“I just can’t do this anymore,” the woman whispers softly.  She is lying in her hospital bed, illuminated by the glaring lights of the intensive care unit.  Mrs. Jones is a woman in her late 50s.  Despite her hospital gown, she is neatly groomed and appears more ready to go out with friends than sit here in this place and have this conversation with me. She looks very much like your neighbor or someone you might see sitting at a coffee shop with a table or friends. Except for the bandage wrapped around her neck.  Underneath is a deep, self-inflicted stab wound.

“Just can’t do what?” I ask gently, moving my chair closer to hear her.  

“Life,” she offers, giving a weak smile, giving her hand a quick, dismissive wave.  She goes on to tell me of a life once filled with friends and family, two children and a handful of grandchildren, and an active circle of friends.  But then, five years ago, her husband died unexpectedly and her friends, mostly married couples, slowly drifted away. “I don’t go out much anymore. The kids are busy. . . .” Her voice fades.  “I just don’t see a reason to get out of bed in the morning. There is no reason.”

***

The story of Mrs. Jones — and those who tragically never make it to the hospital — is playing out across America as suicides increased by an alarming 24 percent between 1999 and 2014, with the greatest increase seen in girls and women, ages 10 to 14 and 45 to 64.  While the rate of suicide increased for both men and women, women saw a staggering 45 percent increase overall.  For middle-aged women, suicide remains among the top 10 leading causes of death. This marked rise, revealed in a study released by the Centers for Disease Control and Prevention this month, has left us scrambling to understand what could be driving this wave of suicides.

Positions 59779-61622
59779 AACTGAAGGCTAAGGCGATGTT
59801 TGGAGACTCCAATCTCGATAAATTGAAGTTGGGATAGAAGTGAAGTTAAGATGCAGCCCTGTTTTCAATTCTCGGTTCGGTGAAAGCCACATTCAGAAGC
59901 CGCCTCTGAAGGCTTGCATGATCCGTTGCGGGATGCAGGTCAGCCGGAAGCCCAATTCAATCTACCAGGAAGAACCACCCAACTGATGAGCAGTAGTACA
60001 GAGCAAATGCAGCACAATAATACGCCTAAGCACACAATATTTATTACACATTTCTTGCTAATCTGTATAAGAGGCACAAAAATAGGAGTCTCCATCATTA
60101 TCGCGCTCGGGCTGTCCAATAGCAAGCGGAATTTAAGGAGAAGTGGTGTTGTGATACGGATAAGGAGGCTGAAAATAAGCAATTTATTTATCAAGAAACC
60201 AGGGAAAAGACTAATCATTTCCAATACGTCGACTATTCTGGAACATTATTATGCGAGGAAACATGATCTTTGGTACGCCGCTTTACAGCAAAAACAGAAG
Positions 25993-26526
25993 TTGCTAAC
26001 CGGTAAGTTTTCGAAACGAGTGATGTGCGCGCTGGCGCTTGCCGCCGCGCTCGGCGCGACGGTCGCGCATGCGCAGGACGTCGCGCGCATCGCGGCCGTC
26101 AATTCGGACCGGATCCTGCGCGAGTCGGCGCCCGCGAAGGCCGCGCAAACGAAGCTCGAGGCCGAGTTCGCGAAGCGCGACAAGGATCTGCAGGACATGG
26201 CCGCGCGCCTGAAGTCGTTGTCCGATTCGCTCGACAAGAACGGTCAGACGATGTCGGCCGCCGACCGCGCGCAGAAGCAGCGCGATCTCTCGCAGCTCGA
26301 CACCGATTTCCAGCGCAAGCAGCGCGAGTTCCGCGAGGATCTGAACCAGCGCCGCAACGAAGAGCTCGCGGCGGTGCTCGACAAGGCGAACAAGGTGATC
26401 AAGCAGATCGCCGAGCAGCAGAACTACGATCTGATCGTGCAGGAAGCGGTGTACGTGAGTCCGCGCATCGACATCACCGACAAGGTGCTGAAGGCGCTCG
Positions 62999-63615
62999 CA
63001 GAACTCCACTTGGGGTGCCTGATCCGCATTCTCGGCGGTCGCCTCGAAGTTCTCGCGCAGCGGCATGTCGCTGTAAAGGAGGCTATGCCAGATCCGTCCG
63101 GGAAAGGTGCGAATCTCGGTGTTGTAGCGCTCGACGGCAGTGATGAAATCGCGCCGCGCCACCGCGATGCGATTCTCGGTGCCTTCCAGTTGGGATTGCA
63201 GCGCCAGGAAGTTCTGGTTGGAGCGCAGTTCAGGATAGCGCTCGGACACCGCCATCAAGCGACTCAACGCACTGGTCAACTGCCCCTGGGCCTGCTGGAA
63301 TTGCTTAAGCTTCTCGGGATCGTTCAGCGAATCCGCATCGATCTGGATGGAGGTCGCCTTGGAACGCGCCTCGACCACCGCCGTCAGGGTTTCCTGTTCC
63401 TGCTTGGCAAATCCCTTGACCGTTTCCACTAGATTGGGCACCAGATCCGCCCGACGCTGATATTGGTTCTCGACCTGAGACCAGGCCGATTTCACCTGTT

A look at the trends has led to a variety of ideas:

  • Aging Baby Boomers: It is unclear why, but individuals identified as baby boomers have been shown to suffer from higher rates of suicide, even as early as adolescence. Some have argued it is partly cultural, with a focus on youth and abhorrence of the aging process. Others suggest it is related to growing up in the post-World War II era with advances in science and technology leading to hopes for eternal youth.
  • Social Isolation: Having strong social contacts has long been shown to decrease one’s susceptibility to suicide. In a study of women, having strong social supports decreased risk of suicide threefold. As we disconnect from each other and rely on electronic forms of support, could this further influence feelings of social isolation or does it provide a greater sense of connection?  Are we more isolated now than 20 years ago?
  • Finances: Studying suicide trends nationwide between 1928 and 2007, rates are seen to rise with an economic downturn. Similarly a study examining the period 2005 to 2010 found suicides to be increasingly associated with job, financial, and legal problems. As the economy begins to recover, will we see the rate of suicides begin to recede? Only time will tell.
  • Access to Opioids: Some have suggested that access to and use of opiates, particularly their misuse, is associated with suicide. The rate of overdoses using opioids tripled between 2000 and 2014, as a result of both increased deaths from heroin and prescription drugs.  Opioid use has been associated with suicide in women. While many of these deaths are accidental, intentional opioid overdoses are increasingly common. The dangers of opioids is compounded by the fact that chronic pain is an independent risk factor for suicide, giving people who may already be at an increased risk the access to lethal means.

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    […] Meghan Riddle with the University of Washington, who writes for Women’s Voices for Change, published an article in 2016 about the increase in female suicides from 1999 to 2014, pointing out that women ages 45 to 64 […]

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